Man, I love clickbait titles. I feel like I should just make a text file full of a bunch of clickbait titles since I’m usually against actually using them and that’d at least let me still enjoy them. Today’s topic, like a lot of topics for my editorials, comes from something someone asked me about a year ago and that I decided “Why not talk about it?” after I realized my initial answer to the question could have included a show I completely forgot about and elaborating on something as simple as a pitch for something that will probably never exist is fun. So, allow me to answer the question Anime Corps’ own editor asked me a year ago, “Is it possible to have a magical girl show without yuri undertones, if so what?”

I’m going to assume that most of the people here understand the question and if not, Google is your friend. Moving on, yuri in magical girl shows wasn’t something that I normally noticed to be so prevalent in the genre. It was usually just something I accepted, but after I got asked the question above, I realised why it’s such a common trend. Meaningful romantic sub-plots cannot happen between a dynamic character and a static character, or at least has yet to be done. The safest bet for you to create a romantic sub-plot that your audience to care about is to make between two main characters. It’s why Madoka Magica had the romance between Kyouko and Sayaka, why Fate/kalied liner Prisma Illya makes you consistently wonder if what you’re watching is legal, and in shows like Nichijou I wouldn’t be surprised if fewer people cared about the Misato and Sasahara character relationship than the one between Mio and Sasahara.

Romantic sub-plots have a habit of making themselves into every close to every single anime to the point where I can’t name any off of the top of my head that don’t have one. So, putting two and two together, if a ridiculously large amount of anime have romantic sub-plots in them, the safest way to make your sub-plot matter is to make it between main characters, and your entire main cast is females, yuri undertones is the safest way to go. If you want a magical girl anime with romance of any kind in it, most of the time it will have yuri undertones. Now, before we dive into the show that I completely forgot about when I first answered this question, let’s dive into my initial answer a bit.

My first answer to the question at hand was that making a magical girl show without yuri undertones was far from impossible, but that if you wanted one without yuri undertones, you had two options. One, make a show without any romance at all, or two, make a show where the main character was romantically interested in a static male character. The first obviously sounded better, since having a main character latched to a static character would likely only weaken it (if you’re able to pull it off, though, I commend you), and could be done in various ways. In particular, the way I mentioned off the top of my head  was having a show that focused on either one or a small group of magical girls fighting for something morally wrong and having them deal with it despite being incredibly flawed people. The more I thought about it, the more I realised how hard that particular idea would be just to write let alone actually make work as an anime, but it still seemed cool at the moment and I would still watch it if it became a thing. It’d be really interesting to see more magical girl shows that focused on the inner destruction of a young girl fighting because she has to, and following a rhythm like that while purely focusing on the despair that all of the girls slowly fall into with no romantic sub-plot to make the characters feel less alone would be amazing.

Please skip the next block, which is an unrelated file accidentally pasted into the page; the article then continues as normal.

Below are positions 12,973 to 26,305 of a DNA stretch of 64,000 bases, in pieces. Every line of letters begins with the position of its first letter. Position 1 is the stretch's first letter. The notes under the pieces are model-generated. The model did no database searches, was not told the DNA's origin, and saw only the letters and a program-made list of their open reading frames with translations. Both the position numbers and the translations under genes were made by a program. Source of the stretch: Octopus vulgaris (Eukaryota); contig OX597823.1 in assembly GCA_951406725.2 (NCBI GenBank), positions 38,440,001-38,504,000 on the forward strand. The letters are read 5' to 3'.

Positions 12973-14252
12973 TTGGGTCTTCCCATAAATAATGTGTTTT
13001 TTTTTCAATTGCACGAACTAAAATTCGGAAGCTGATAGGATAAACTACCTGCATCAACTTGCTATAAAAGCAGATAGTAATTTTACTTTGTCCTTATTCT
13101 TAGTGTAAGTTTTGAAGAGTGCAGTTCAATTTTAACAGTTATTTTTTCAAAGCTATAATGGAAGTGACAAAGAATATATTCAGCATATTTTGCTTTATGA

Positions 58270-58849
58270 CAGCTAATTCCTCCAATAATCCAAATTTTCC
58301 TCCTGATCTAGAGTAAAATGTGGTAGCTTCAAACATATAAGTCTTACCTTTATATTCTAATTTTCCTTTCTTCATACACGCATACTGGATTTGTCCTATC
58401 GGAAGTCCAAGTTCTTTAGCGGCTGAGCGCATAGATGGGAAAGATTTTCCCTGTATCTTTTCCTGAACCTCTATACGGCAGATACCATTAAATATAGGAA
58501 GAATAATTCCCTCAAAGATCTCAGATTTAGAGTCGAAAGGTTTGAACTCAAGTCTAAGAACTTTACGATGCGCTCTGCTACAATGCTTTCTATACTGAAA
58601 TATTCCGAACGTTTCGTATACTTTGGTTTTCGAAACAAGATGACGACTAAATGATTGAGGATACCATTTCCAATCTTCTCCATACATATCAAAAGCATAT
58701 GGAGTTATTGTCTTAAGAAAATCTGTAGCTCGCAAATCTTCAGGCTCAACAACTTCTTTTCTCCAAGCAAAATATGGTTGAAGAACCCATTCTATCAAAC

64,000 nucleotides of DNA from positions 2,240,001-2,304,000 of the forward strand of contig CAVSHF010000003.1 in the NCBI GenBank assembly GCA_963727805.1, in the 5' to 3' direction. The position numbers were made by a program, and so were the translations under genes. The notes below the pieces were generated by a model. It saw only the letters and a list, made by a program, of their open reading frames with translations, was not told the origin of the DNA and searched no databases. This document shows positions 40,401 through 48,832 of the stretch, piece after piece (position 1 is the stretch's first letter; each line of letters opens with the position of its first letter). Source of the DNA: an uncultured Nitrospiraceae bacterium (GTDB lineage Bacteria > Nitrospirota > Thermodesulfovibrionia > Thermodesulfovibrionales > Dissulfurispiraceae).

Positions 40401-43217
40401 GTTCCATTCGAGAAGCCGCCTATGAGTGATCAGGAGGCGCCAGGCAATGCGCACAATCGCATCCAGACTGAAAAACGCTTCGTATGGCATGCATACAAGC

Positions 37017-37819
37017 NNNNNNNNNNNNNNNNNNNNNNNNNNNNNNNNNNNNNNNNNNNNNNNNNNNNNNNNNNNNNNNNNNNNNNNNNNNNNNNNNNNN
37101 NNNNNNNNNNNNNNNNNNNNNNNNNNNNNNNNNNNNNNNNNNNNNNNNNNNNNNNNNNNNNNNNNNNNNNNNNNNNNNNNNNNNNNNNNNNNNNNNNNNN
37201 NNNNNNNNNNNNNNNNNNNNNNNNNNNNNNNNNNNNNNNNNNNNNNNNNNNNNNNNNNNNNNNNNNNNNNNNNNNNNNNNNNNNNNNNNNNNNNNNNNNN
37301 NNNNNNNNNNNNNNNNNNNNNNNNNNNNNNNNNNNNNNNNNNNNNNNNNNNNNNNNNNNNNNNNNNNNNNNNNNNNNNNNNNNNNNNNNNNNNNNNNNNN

Now onto the show I totally forgot existed for the longest amount of time, likely a guilty pleasure of mine that I enjoyed way more than I should have, Shugo Chara. This massive 102 episode series is, at least to me, the best example of a magical girl show without yuri undertones. Never mind that it’s a PG show or that it could be argued that the show wasn’t exactly a magical girl show, because at least to me it was. All of the main and most powerful or important main protagonists were female and the focus was on a magical girl, so to me it’s a magical girl show. What made this show work as a magical girl show without yuri undertones was that the main female character has to romantic interests, one on one of the main male villains and another on one of the main protagonists and magical boy. I would honestly be surprised if throughout the entire thing anyone found a moment of yuri being implied and I honestly think that was one of the best ways to do it while still keeping the usual magical girl formula. However, this question is very interesting and while this is my opinion on the matter, I would love to hear what everyone else thinks about this.

Slightly late post because I like sleeping too much. My original plan this morning was to wake up, take care of my dogs, then sit down and write this post so it would be out on time, but instead after taking care of my dogs I lied back down and went to sleep. Anyways, thank you all so much for reading and as always if you’d like to see what I’m up to while I’m not doing my part for this blog feel free to follow me on Twitter! I’ll be back next Friday!

The featured image for this post was drawn by pixiv artist のう.

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